The place of water in climate crisis and action

Effects of climate change have caused nations to readjust budgets. [iStockphoto]

Have you ever been so helpless you wondered if your God was alive or just on leave?

Many a Kenyan find themselves in this situation year in and out courtesy of extreme drought or flooding, crop failure or diseases, and at worst, conflict over scarce natural resources. 

Farmers are unable to plant in time because the rain patterns have been disrupted, now they are unpredictable. Even when it rains, sometimes it is inadequate.

Wild animals die in parks or raid homes because it is too dry at their habitats, yet they need food and water.

Displacement happens during dry seasons or when it floods, and sometimes people clash over scarce watering points or grazing land. The case of Laikipia last year is unforgettable.

A rattled nature always retaliates, sometimes trampling on human dignity, even in death. Families that lived in homes have suddenly had to squeeze in tents that get too hot when it shines and cold at night.

Flood victims in Budalang’i and Nyando are in camps since 2020. When these same people lose their loved ones, they have suffered as they cannot even bury their own where they would prefer.

The sight of naked or half-naked children or adults has been normalised in some areas where choice between buying food or clothes is not debatable.

When food and nutrition is a luxury in a Marsabit or Turkana home, then even eating adequate balanced diet a day is a pipe dream. Malnutrition is likely. Diseases never leave. Stunted growth for children is unavoidable.

In some cases, stress sets in.

When girls in places such as Kilifi have to be married off to perceived rich men to help raise them as the minors’ families get some money in return, it is the height of desperation.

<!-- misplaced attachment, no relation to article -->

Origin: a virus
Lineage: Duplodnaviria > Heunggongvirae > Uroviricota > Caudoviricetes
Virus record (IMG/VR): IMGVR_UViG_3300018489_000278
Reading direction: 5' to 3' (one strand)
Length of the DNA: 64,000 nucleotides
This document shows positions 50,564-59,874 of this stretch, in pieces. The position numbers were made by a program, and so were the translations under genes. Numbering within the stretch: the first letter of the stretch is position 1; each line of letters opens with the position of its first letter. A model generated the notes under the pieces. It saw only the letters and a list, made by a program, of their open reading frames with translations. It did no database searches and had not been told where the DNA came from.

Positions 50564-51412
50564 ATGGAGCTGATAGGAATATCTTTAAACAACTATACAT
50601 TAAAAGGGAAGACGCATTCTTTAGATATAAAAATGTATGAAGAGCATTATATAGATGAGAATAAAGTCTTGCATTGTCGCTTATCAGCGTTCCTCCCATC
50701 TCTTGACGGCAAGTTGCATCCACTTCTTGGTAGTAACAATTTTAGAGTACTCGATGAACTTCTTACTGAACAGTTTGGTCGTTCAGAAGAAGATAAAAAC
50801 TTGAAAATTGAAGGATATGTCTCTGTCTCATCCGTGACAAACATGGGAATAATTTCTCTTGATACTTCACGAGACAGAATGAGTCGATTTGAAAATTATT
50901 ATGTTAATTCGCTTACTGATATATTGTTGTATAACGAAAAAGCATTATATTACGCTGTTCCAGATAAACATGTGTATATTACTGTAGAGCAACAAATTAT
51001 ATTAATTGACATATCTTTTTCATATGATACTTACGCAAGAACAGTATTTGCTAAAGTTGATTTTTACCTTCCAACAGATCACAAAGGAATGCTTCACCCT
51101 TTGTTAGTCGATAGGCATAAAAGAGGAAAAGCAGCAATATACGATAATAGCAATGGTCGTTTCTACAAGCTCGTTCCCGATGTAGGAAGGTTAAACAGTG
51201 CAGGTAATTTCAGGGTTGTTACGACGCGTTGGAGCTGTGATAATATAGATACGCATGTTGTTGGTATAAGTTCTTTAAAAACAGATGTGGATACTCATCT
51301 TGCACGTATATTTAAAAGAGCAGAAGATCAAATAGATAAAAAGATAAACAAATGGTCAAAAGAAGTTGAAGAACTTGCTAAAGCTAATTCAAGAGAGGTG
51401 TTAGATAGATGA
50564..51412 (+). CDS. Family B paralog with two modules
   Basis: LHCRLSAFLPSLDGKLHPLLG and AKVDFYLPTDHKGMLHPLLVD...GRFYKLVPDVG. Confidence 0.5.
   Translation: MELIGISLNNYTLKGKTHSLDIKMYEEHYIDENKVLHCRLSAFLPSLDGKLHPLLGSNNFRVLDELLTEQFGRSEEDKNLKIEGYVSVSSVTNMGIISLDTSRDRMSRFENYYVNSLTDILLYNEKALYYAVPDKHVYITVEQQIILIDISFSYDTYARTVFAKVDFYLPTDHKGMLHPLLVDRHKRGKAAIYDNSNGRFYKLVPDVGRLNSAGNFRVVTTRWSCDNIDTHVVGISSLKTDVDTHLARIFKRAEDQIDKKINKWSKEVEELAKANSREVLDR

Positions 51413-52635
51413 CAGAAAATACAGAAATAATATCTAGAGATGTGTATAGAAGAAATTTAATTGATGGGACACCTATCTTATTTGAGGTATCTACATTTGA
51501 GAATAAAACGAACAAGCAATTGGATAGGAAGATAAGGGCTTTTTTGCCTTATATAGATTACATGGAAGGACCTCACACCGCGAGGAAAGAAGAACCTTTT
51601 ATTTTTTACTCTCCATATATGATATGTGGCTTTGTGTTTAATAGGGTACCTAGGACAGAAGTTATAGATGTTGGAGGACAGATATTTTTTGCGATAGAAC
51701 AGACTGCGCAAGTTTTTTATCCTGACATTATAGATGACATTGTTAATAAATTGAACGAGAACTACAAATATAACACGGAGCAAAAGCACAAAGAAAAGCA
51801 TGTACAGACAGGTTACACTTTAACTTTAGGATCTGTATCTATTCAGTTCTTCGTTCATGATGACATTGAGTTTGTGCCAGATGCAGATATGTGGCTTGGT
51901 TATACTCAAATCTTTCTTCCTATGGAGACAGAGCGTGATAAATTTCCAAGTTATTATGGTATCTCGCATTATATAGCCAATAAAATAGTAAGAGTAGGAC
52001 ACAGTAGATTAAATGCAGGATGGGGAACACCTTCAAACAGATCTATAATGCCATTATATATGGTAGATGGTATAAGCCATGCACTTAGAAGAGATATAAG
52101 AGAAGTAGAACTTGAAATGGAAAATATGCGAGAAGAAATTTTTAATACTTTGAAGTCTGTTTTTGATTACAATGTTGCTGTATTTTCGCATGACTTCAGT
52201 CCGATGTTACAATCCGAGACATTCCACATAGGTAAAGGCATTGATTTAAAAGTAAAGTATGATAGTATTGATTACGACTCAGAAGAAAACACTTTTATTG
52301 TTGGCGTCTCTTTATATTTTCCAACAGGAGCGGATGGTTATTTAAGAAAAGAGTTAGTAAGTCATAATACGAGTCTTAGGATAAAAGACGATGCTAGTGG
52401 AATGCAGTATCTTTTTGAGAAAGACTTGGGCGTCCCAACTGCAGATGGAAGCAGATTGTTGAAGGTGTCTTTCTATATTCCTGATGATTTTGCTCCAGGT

This increases cases of teenage pregnancies, but parents involved, despite the law being clear, can always defend themselves.

Some girls living in camps, without money to buy food, inner wear or sanitary towels, are susceptible to predators. Even boys are abused.

Snake and insect bites, or malaria are common during flooding. When it is so dry, respiratory diseases increase because of dust. Others with pre-existing conditions, some terminal, may not access drugs when displaced. Women on family planning suffer the same.

Flooding destroys property, and money has to be spent to rebuild, or even buy land and relocate. Certain insects, birds, plants and animals die as a result of prolonged drought or flooding, even in oceans, yet they are crucial components of the ecosystem. 

Effects of climate change have caused nations to readjust budgets to accommodate resilience, but also created avenues for corrupt individuals.

In all these problems, water is the common denominator. Water is key to productive agriculture, ending hunger, poverty and malnutrition.

But its scarcity or too much of it has been detrimental, but reversible with proper actions.

Sustainable use - preventing pollution or wastage, protecting water towers and minimising emissions to reduce our carbon footprint and manage global warming, are therefore key for survival. 

Once water is given the attention it deserves by individuals and organisations, funds used to address prolonged climate-induced water stresses can go to development and strengthen the economy.